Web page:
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The BBC's Kevin Connolly
"Drumcree is a focal point for wider anger"
 real 56k

Portadown Orange leader Harold Gracey:
"I won't condemn violence"
 real 56k

Northern Ireland Secretary Peter Mandelson:
"Outcome may have been different if Orangemen moved earlier"
 real 28k

Saturday, 8 July, 2000, 10:50 GMT 11:50 UK
Drumcree protest 'has lost integrity'

Soldiers patrol in Portadown before Sunday's march
The Church of Ireland Primate has strongly criticised protests over the Drumcree parades dispute.

Archbishop Robin Eames said the involvement of loyalist paramilitary figures had removed any integrity the protests may have had.

Dr Eames' comments came as security forces geared up for Sunday's Orange Order march in Portadown, County Armagh.

On Friday the Parades Commission upheld its decision to ban the Orangemen from marching along the mainly nationalist Garvaghy Road on the way from its religious service at Drumcree Church.


Archbishop Robin Eames: Wants call for end to violence

Dr Eames said in a statement that the Church of Ireland Synod had placed respect for the sanctity of worship and for church property among the conditions for the service.

He called for an immediate and unequivocal response from the Orangemen, which should be coupled with an equally clear call for all violence to stop immediately.

Portadown Orange Lodge district master Harold Gracey refused to condemn the violence which followed his call for street protests.

In a BBC interview, Mr Gracey said: "I refuse to condemn the violence because Gerry Adams never condemns violence."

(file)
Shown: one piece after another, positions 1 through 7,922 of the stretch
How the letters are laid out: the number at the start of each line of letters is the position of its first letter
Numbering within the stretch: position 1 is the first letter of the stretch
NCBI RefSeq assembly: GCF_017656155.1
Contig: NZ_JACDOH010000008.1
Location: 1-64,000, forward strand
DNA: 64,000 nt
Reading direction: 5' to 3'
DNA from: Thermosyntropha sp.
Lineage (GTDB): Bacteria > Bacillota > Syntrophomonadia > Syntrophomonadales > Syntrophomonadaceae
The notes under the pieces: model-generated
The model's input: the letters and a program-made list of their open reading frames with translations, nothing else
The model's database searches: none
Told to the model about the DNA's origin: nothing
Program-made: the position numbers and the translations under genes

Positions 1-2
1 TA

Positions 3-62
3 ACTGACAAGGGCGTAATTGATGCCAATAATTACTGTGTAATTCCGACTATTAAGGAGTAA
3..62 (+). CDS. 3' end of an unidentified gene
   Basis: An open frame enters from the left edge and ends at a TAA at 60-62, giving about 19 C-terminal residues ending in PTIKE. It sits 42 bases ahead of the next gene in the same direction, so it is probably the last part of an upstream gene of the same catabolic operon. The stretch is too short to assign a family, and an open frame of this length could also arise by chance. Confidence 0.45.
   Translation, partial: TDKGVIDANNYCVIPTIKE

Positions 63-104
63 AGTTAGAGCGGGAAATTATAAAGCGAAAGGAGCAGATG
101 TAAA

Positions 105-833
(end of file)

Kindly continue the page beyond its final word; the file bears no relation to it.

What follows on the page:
The interview followed publication of a proposal by the Portadown Orangemen which said they held out the possibility of talks leading to mediation with the residents if Sunday's march got the go-ahead.

A spokesman for the Garvaghy Road residents, who oppose the march, described the offer as a "tired old proposal from tired old men out of touch with reality".

Overnight protests
Six road blocks in Belfast
Petrol bombs found in North Belfast
Newtownards
Lisburn

There were further protests on roads throughout Northern Ireland but especially in Belfast.

Police said the disturbances were not on the same scale as those earlier this week.

The former loyalist paramilitary commander Johnny Adair has also been spotted at Drumcree for a third time this week.

Protesters are thought to have stayed at home in many areas after the Grand Master of the Orange Order Robert Saulters appealed for calm to allow Northern Ireland to pay its last respects to motorcycling hero Joey Dunlop.

Shops and businesses closed early for the second night running in many parts of Northern Ireland.

Belfast, which would have normally expected a busy Friday night marking the start of the traditional two-week holiday period before the Twelfth of July, the highpoint of the Protestant marching calendar, was quiet after rush hour.

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See also:

07 Jul 00 | Northern Ireland
Drumcree security stepped up
07 Jul 00 | Northern Ireland
Orange leader 'won't condemn violence'
06 Jul 00 | Northern Ireland
Orange protests 'wrecking' tourism
06 Jul 00 | Northern Ireland
Picture gallery: Drumcree dispute
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